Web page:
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Antisheep

Experimental Track

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Antisheep~

First off, thanks for sharing this piece!! I'll tell you what I liked and what I thought could be improved upon.

Pros:

I really, really liked the "breathing" effect you achieved in the string pads. I don't know if this was intentional, but judging by the title "Don't be frightened"--- this gave a great impression of some kind of evil force lurking nearby. I also liked how it was understated, not completely in your face.

Cons:

When listening to this track I either felt like it was a fragment of a larger piece- or the pacing was off. This could be due to several things:

1) Not knowing what this piece was written for. I don't know if you wrote this a visual sequence (aka cut scene or movie) or for mood setting like in a video game. If I knew the intention- I might understand better why you've composed the piece this way.

2) Too much repetition. The breathing effect, as cool as it is, begins to leave the listener wondering what's next. You did add some light variations and new ideas- but I think the porportions were off. Pacing and porportions are extremely important.

Advice: If this is a work in progress- I think you have a great start! I'd begin to build on the ideas and make an arc happen in your "story". I say story because one of my best comp teachers kept referring to pieces as stories. You have to go somewhere, make it a journey. He would also say that you can return home (i.e. back to the intial idea) but you return different.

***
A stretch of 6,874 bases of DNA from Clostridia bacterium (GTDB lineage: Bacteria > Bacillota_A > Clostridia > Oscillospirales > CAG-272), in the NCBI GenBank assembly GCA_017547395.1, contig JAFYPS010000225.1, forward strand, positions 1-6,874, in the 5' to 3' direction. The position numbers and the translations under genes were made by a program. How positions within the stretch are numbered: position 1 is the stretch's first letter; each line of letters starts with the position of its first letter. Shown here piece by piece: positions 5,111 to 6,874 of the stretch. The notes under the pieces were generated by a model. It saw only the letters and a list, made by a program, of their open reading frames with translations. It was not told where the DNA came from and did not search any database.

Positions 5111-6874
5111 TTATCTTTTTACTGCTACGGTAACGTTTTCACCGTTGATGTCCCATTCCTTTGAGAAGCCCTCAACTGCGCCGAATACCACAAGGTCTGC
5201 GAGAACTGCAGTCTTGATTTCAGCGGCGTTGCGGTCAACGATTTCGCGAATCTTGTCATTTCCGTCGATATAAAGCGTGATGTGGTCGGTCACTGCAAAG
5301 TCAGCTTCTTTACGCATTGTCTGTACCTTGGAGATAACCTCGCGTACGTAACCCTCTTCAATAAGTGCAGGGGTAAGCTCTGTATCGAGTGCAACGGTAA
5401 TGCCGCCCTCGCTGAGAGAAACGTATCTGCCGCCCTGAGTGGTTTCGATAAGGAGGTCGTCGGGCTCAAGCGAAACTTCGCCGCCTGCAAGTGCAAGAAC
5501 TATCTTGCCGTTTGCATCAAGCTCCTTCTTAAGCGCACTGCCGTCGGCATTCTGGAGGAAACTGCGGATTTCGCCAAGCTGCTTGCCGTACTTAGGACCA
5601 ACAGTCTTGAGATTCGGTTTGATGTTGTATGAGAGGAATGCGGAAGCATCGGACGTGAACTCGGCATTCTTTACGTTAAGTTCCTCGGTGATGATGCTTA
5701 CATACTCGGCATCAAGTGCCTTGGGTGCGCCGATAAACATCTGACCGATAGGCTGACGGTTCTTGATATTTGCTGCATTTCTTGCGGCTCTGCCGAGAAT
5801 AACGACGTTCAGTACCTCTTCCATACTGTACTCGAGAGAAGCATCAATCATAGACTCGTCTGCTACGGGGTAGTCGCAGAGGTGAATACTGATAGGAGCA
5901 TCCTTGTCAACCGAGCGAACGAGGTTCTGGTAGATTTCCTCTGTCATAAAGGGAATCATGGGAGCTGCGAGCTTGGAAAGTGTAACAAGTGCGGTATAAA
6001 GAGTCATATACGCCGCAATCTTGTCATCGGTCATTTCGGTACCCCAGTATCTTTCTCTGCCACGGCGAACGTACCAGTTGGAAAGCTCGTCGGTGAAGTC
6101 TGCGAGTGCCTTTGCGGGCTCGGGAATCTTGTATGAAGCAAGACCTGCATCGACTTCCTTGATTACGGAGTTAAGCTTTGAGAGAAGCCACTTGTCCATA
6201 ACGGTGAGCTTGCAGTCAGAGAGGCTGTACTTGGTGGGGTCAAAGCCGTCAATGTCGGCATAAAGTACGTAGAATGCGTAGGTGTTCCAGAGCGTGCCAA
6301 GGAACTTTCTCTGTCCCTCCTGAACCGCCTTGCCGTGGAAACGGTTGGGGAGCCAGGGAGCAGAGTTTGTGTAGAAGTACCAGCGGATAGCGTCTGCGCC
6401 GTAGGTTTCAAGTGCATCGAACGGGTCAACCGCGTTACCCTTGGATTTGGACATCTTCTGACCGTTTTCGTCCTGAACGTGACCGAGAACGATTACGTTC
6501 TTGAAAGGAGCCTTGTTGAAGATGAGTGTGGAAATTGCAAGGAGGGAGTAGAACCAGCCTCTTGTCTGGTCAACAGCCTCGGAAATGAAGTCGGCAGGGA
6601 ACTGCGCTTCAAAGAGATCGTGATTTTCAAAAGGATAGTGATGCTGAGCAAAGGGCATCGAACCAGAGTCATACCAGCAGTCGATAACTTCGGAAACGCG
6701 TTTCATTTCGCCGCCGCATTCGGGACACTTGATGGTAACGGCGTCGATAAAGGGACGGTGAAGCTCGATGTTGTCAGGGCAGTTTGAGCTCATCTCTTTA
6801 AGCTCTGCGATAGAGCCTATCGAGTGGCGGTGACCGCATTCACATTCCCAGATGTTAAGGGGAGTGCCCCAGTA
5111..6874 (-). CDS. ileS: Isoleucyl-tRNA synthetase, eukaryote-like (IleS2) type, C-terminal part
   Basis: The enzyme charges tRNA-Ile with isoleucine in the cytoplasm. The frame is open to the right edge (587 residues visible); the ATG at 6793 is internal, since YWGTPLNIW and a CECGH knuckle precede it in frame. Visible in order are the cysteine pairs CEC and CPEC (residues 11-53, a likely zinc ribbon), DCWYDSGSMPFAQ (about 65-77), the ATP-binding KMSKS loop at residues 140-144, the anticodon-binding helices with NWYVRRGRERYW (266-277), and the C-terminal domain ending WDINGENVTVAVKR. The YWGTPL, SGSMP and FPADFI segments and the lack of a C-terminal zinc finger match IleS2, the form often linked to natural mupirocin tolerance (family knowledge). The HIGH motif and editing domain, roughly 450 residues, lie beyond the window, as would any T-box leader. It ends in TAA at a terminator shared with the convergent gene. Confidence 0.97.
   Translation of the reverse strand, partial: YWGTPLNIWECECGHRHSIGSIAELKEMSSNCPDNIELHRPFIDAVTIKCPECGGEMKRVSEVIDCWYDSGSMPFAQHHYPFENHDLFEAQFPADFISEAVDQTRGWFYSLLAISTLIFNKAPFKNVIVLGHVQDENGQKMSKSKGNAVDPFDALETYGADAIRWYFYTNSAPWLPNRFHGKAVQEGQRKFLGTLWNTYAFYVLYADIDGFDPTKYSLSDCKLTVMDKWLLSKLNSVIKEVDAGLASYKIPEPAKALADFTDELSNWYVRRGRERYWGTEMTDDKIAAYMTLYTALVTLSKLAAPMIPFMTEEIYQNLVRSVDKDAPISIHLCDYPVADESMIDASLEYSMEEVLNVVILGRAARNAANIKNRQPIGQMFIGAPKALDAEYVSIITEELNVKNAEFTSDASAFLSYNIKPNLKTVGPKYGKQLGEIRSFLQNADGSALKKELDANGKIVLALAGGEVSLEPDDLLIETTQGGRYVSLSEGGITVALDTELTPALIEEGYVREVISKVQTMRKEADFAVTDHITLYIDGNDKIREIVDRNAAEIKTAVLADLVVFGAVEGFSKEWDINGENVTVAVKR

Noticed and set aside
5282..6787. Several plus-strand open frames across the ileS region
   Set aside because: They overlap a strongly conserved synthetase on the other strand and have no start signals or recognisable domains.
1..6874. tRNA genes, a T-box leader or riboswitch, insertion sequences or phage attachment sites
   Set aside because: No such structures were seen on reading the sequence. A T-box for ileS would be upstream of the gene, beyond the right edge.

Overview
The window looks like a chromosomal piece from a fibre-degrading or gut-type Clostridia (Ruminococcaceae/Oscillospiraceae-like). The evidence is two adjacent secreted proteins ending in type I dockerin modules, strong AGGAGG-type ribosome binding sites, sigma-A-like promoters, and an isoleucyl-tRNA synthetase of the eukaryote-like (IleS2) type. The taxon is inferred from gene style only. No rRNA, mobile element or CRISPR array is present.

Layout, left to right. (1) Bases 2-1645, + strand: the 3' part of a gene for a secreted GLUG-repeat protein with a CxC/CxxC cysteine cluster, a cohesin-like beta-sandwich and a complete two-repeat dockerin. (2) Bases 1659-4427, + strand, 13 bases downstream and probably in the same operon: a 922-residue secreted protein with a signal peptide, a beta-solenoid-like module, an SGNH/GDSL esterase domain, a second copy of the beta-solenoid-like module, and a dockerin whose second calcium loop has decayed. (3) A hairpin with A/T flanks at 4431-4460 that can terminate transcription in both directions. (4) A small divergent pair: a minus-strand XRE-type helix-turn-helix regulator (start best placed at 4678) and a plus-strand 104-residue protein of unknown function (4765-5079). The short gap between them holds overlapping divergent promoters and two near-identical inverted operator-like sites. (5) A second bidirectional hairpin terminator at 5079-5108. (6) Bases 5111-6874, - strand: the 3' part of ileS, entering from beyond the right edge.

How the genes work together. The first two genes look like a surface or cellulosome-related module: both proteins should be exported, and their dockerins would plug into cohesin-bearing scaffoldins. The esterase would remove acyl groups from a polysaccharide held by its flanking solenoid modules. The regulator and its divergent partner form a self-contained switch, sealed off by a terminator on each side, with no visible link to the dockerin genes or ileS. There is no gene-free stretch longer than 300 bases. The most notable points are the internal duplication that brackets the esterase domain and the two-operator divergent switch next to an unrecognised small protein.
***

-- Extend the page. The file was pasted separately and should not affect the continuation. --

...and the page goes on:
Does that make sense?

Let me try saying it a different way: Right now you have a great idea for the "A" section. At the end of this segment it starts to morph. If you're wanting to make a longer piece out of this- my suggestion would be development a melody and then after a good portion of time, begin to move into a contrasting "B" section. If you choose to use the breathing effect throughout the A section, then do not use it at all during the "B" section. You want your B section to be different...the journey. From this point you can choose to put in more sections or conclude with section B and make your way back "home". The great part about composition is that you can choose to return to the A theme or end up in a totally different landscape.

Man....this is so much easier to discuss in person, with a blackboard and chalk. :)

I think my main point is I love your idea: but it needs some expanding on.

I hope that helps and made some kind of sense! :)





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Mr. Madsen: It totally makes sense. =) This was actually a completely unrefined w.i.p. In my Music in America class, we're studying experimental music, and I was inspired. It's not finished, by far.

Thanks for the replies! =)
~Paul

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Cool track Paul. Incidentally, have you listened to Rite of Spring, recently?

I largely agree with Nathan's points about how you might change things up a bit to encompass more variation throughout the piece. I would love to hear some peaks and valleys not just with the sound, but with specific melodic sections. Still, this is a great blue print to make something exciting happen. :) It will be interesting to watch how this piece grows!

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I hope its alright to post this...if not someone feel free to remove it. :)

This is merely to whet the lips; the introduction of the second half of the Rite. One of the most amazing pieces of music I've ever heard.

Introduction

Hope this is appreciated!

-Ryan

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